Full Steam Ahead?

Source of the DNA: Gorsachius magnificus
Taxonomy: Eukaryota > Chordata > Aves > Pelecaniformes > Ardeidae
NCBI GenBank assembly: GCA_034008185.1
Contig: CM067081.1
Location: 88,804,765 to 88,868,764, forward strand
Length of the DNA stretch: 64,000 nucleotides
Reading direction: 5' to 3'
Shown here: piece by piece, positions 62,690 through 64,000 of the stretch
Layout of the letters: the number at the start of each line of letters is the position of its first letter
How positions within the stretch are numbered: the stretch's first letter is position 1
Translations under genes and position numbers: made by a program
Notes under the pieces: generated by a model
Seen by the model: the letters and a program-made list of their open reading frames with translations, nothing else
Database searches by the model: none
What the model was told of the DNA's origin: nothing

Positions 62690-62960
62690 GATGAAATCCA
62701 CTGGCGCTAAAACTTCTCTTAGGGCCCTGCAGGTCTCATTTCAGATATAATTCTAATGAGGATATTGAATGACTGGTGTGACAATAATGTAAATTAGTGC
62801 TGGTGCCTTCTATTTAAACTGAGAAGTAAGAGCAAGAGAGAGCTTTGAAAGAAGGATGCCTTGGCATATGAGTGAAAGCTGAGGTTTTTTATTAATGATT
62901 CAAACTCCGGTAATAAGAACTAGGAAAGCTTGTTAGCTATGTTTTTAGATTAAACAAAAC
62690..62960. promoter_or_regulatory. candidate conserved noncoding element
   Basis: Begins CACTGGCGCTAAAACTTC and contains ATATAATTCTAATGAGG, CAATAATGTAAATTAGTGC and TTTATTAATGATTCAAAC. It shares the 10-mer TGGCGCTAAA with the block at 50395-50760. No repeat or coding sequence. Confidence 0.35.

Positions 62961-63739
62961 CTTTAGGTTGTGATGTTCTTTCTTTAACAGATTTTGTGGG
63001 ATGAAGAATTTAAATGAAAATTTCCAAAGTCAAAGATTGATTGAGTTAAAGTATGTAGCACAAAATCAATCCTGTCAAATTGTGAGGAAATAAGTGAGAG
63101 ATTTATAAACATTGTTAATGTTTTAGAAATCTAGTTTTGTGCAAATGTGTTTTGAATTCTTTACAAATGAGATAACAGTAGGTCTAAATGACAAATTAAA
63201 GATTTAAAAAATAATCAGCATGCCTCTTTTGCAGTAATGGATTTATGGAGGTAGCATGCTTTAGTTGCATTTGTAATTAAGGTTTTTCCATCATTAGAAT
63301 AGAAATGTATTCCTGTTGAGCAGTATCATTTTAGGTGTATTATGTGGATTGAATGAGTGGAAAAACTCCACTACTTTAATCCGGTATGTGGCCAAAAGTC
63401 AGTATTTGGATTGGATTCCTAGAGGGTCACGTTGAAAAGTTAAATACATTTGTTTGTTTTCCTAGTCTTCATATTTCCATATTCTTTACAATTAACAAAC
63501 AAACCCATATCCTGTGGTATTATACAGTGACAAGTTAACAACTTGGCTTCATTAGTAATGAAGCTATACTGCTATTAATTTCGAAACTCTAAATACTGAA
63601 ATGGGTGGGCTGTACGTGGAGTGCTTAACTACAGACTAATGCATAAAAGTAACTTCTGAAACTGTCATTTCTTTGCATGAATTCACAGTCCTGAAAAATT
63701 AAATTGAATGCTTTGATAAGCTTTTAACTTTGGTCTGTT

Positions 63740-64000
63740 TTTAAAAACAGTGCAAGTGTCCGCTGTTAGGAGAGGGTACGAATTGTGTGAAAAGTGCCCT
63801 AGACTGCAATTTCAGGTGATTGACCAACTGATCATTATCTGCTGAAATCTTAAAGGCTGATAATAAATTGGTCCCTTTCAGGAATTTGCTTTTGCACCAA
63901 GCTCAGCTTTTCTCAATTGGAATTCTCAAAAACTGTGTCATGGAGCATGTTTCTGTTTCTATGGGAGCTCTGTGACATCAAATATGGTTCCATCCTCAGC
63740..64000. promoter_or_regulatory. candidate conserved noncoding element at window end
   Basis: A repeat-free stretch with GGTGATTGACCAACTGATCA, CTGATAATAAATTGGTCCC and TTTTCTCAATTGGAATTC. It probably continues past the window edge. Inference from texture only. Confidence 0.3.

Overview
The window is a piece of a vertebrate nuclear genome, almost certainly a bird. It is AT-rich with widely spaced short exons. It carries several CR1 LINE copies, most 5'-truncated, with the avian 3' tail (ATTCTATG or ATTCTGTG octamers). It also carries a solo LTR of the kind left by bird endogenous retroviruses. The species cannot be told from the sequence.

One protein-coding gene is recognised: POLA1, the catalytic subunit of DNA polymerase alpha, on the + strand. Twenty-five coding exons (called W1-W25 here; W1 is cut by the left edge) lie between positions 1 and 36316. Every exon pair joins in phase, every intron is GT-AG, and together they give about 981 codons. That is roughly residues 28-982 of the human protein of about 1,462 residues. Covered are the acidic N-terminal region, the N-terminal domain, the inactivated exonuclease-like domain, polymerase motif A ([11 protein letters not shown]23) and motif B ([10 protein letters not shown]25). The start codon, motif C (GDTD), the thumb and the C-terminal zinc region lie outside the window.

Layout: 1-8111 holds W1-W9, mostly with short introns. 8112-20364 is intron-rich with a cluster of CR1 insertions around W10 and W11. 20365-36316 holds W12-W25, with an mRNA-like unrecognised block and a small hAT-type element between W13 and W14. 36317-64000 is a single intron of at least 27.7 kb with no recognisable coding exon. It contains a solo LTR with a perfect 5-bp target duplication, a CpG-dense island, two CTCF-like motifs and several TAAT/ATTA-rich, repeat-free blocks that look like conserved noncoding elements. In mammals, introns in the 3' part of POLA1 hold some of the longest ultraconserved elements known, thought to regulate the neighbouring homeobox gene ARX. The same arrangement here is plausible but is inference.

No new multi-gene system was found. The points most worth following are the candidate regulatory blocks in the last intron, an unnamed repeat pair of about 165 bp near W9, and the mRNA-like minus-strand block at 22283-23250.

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WASHINGTON, D.C.: The 1990's have seen the Christian Coalition in a steady and unbroken rise toward the top of the U.S. political landscape, highlighted by the1994 Republican Revolution that was driven in large part by the grassroots efforts of Coalition members. Since then, the Coalition has steadily gained political power and influence on both local and national levels. But maintaining that momentum may be difficult this year, as many Republicans in Congress fear another election upheaval, this time with them on the losing end. "This is a critical year for the Coalition," says TIME's Richard Ostling. "They have tremendous visibility and clout in the Republican party. The question is whether they can keep it." They have their work cut out for them. After five years of explosive growth, financial contributions to the Coalition declined last year by 12 percent, to $18.7 million from $21.2 million the previous year. And circulation figures for its magazine Christian American also dropped last year, to about 310,000 people from 354,000 people. Says Ostling: "These numbers don't necessarily indicate they're losing political clout. The Coalition's force in the politics of 1996 is not waning." Indeed, the coalition has managed to set the terms of debate on a number on issues -->